The Colbert Report Goes Glossy

Hive 2
Emma Lee/Newsworks.org

The oft-repeated exaggeration that many Americans get their news solely from "The Daily Show" and "The Colbert Report" is getting an unlikely infusion of truthiness.

Stephen Colbert will serve as guest editor of the recently overhauled Newsweek for the issue set to hit the stands Monday, The New York Observer reports. The Comedy Central star will write an essay, and have a hand in the cover -- and the coverage.

“I’m confident we’ll have mixed results!” he told The Observer's John Kolbin.

The move comes with Newsweek in the early days of a major transition that includes a redesign and a repositioning of itself as a more analytical, insider's read as print is ailing and the Internet is becoming a prime platform for hard news.

Recruiting Colbert, undoubtedly, will bring a nice shot of publicity for the new Newsweek.

But will the stunt tarnish the Newsweek name, as the magazine targets an admittedly smaller, more segmented audience?

The guest-editor gimmick has been trotted out before, most infamously when Tina Brown brought Roseanne into the hallowed halls of The New Yorker in 1995. Contrary to predictions, Western Civilization didn't collapse.

While Roseanne didn’t seem to meet most folks’ definition of New Yorker material, Colbert appears to be a better fit for Newsweek.

“The Daily Show” and its “Colbert Report” cousin now rank, if only by default, among the few major entertainment-based forums for authors and ideas, even if the interviews are filled with more ha-ha moments than a-ha moments.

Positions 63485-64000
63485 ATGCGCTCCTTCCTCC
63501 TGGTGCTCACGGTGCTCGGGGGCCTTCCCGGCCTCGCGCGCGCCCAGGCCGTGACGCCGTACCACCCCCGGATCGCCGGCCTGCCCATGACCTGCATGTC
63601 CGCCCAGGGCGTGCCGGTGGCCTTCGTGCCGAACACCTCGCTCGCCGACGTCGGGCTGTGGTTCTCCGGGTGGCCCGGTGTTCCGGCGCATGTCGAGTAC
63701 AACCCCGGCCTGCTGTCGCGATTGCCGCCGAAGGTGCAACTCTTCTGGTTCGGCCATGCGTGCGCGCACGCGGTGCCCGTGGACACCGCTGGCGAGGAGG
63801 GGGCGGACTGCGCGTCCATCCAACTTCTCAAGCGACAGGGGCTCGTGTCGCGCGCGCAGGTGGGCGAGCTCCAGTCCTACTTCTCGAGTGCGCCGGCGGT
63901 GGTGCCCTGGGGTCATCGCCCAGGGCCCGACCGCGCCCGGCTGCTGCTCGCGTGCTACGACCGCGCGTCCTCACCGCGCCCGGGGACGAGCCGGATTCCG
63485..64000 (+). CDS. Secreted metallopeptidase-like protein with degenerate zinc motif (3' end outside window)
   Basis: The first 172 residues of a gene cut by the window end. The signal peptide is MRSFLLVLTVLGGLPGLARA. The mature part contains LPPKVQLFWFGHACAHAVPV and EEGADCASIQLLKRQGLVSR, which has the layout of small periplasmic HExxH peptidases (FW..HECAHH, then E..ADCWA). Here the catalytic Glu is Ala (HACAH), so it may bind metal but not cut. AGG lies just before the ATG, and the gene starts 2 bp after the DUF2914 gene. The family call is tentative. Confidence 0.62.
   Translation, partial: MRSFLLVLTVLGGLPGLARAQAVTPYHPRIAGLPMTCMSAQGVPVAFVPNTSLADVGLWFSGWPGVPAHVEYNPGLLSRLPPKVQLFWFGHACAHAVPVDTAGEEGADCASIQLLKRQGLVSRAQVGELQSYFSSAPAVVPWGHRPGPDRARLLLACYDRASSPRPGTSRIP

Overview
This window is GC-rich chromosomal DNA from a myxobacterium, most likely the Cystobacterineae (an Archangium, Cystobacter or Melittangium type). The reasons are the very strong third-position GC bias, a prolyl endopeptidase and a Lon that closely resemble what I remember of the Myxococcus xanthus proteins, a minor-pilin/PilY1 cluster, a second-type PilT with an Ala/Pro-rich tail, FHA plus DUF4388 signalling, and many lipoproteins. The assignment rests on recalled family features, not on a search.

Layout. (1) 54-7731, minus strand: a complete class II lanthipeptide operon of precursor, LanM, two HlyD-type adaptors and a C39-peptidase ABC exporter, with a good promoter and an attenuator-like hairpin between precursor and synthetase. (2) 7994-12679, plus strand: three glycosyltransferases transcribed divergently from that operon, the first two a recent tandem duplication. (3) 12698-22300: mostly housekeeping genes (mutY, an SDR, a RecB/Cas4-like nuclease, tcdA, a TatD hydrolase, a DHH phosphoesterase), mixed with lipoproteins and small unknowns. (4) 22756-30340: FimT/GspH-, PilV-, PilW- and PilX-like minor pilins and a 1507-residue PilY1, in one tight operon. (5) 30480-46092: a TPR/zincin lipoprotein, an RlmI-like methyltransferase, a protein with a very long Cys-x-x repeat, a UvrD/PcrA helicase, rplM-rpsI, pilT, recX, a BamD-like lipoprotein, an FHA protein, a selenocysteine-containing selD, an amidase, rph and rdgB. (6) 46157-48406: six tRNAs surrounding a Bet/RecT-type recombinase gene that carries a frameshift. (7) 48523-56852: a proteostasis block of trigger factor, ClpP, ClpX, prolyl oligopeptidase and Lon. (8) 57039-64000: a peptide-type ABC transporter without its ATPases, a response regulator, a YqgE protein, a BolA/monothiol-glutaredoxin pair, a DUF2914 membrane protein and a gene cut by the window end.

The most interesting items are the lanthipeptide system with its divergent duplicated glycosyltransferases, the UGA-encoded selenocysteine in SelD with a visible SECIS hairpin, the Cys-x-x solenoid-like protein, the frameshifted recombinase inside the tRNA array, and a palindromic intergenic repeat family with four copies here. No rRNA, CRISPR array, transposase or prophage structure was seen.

It’s a good bet that the reader Newsweek wants to attract – or keep – is a fan of Colbert, whose faux conservative blowhard character has struck a nerve on both sides of the political aisle.

Colbert, a deft satirist of TV cable news and talk shows, also regularly targets the silliness of celebrity. His campaigns to stuff virtual ballot boxes for Internet-based naming contests – he notched the most votes for an International Space Station module naming competition, and eventually got his moniker on a NASA treadmill – are a biting commentary on what constitutes fame.

Colbert’s “editing” of a major newsweekly represents bizarre melding of the worlds of news, satire and the growing cult of celebrity the comedian lampoons in an age where Bono enjoys an occasional perch on The New York Times’ op-ed page.

The Colbert-influenced Newsweek issue should make for some interesting reading, even if the move doesn’t necessarily signify a great moment in journalism. Just as long as he doesn’t try to rename the magazine “Colbertweek” …

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Hester is founding director of the award-winning, multi-media NYCity News Service at the City University of New York Graduate School of Journalism. He is the former City Editor of the New York Daily News, where he started as a reporter in 1992

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